Ray has collected several other examples of these tiny architects, including a web tower and silk-covered tent which you can see over on his macro photography blog. Web tower structure, image by Jeff Cremer. Artist Creates Incredible Optical Illusion Fibonacci Sculptures Using A 3D Printer. Source: www.themindunleashed.org | Original Post Date: January 20, 2015 – While most of us think about mathematics as quite an ‘impractical’ science, it seems that almost everything around us is based on mathematical concepts and can be expressed in numbers.
Even the beauty of seemingly amorphous and spontaneous life forms found in nature is actually much more structured and organized than you may think. In fact, amazing geometric patterns that can be observed in certain plants, such as sunflowers, pinecones and artichokes, are determined by the concepts known as Fibonacci Sequence and Golden Ratio. Now, Stanford artist and inventor John Edmark has designed 3D printed spinning sculptures to demonstrate these mathematical concepts in action. The method used for arrangement of the appendages on the sculptures was inspired by the way nature creates geometric patterns in sunflowers, artichokes and pinecones. Kunstformen der Natur. The 8th print, Discomedusae.
The center and bottom-center images are Desmonema annasethe; the tentacles reminded Haeckel of his late wife's long flowing hair. Kunstformen der Natur (known in English as Art Forms in Nature) is a book of lithographic and halftone prints by German biologist Ernst Haeckel. Publication A second edition of Kunstformen, containing only 30 prints, was produced in 1924. Themes According to Haeckel scholar Olaf Breidbach, the work was "not just a book of illustrations but also the summation of his view of the world.
" Influence The Profound Impact Sound, Vibration, and Frequency Have In our Daily Existence. Nikola Tesla once said, “If you want to learn the secrets of the universe, think of energy, frequency, and vibration.”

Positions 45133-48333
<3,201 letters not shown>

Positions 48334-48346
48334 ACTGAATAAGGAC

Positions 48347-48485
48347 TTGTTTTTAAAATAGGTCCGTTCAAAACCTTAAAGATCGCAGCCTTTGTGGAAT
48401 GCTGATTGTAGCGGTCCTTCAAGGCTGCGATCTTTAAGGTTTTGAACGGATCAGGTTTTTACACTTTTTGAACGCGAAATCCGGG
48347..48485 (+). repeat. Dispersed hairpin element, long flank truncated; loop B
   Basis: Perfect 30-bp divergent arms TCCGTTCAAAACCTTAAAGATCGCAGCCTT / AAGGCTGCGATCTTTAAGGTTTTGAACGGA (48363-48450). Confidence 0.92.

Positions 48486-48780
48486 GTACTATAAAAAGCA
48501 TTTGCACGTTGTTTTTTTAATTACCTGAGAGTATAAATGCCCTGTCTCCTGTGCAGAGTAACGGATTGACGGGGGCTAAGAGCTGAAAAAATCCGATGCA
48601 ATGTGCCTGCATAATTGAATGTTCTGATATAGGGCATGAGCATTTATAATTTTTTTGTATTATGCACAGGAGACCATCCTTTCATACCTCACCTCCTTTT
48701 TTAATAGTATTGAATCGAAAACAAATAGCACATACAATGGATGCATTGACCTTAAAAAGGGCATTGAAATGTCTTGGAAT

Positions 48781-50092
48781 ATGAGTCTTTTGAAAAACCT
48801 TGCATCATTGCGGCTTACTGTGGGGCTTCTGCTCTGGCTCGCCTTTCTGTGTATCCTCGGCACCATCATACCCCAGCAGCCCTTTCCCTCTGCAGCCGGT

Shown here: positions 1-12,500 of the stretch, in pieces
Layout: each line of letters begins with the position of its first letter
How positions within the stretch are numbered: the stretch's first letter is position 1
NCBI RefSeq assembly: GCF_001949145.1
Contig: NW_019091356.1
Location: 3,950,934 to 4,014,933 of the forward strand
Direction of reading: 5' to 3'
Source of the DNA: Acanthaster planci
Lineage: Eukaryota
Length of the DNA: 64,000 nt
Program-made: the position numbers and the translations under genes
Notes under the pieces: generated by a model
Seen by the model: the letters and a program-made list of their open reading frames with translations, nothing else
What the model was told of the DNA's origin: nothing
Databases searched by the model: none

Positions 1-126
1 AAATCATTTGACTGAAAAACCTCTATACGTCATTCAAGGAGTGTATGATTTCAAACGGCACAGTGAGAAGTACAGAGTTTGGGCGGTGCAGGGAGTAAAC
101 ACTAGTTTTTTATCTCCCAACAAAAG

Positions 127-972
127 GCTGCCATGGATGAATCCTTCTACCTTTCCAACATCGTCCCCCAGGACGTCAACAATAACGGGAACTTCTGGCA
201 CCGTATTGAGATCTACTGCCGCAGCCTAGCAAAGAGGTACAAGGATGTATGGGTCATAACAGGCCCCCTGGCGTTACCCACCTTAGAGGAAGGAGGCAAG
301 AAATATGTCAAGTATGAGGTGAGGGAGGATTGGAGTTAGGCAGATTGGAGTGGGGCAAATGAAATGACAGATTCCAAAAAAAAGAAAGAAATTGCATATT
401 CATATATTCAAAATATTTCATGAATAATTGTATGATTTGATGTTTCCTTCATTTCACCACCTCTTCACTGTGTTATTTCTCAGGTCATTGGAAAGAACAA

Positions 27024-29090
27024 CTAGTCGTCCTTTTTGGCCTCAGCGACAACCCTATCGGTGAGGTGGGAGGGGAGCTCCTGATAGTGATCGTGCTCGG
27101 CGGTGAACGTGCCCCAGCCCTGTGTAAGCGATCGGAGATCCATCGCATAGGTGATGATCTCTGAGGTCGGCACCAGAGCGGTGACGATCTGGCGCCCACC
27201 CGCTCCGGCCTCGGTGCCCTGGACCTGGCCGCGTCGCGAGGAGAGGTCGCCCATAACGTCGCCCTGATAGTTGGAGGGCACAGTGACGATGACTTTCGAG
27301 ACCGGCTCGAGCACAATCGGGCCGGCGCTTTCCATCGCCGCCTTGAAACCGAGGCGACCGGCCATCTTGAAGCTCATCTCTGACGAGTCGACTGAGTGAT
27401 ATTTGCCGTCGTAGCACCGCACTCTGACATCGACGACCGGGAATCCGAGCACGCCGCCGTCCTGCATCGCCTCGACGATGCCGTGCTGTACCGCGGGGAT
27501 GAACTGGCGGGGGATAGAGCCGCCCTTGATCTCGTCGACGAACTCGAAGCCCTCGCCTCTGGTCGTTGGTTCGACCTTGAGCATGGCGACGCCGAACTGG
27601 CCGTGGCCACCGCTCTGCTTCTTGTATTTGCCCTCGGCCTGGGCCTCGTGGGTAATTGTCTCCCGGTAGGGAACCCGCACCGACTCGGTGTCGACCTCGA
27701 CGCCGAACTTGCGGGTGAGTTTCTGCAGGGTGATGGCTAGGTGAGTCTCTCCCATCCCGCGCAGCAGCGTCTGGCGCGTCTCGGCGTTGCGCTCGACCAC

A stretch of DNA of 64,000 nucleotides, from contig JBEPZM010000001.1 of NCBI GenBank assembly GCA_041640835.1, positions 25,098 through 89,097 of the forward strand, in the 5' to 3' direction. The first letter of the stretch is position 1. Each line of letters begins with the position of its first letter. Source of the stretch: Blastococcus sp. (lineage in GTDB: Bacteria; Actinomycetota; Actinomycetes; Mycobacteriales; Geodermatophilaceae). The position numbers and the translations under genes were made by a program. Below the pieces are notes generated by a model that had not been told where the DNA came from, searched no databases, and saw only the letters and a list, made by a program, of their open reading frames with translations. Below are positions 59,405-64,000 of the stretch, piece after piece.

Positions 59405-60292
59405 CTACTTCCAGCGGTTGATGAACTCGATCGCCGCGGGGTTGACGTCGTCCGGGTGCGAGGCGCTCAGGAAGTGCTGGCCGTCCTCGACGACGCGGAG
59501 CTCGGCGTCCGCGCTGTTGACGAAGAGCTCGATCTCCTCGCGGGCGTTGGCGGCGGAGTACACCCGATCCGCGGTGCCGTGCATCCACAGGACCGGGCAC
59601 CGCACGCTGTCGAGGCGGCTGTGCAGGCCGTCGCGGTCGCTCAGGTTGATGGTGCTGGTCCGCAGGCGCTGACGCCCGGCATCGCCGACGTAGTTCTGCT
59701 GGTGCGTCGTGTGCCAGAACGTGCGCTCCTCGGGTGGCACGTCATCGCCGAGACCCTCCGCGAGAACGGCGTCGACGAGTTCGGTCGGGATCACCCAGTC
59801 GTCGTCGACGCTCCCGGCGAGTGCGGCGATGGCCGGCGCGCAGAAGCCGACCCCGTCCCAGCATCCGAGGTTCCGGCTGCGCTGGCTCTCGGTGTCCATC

And indeed this is the case. Just lookaround you and realize that what may to our immediate physical senses seem tobe a solid physical reality made of smaller and larger building blocks, isactually a profoundly complex, yet fundamentally simple ocean ofvibration, harmonics, and resonance. 30 Beautiful Photographs of Fractals in Nature. By: TruthSeekersDaily Nature never ceases to amaze me…every day I come across something new that makes me appreciate the incredible design of this planet.
Most of these 29 patterns are part of a group called “fractals.” You can find them across all sorts of natural phenomena, and you’ve probably held one in your hands before. They’re made from a single shape repeating itself over and over again. Zoom in on a smaller part, and it looks just like the wider view. 1. 2. 3. 4. 5. 6. 7. 8. 03/16 Pattern Application. The Additive Pattern.
Fibonacci and the Golden Mean. Permaculture Design Course: Patterns. Patterns in Nature - Geoff Lawton. Patterns and Permaculture. Patterns and Permaculture. Painted with numbers: mathematical patterns in nature. Fibonacci Sequence in Nature. Agape Satori - Mathematics is The Language of Nature. Flowering Tree Permaculture Institute - Patterns.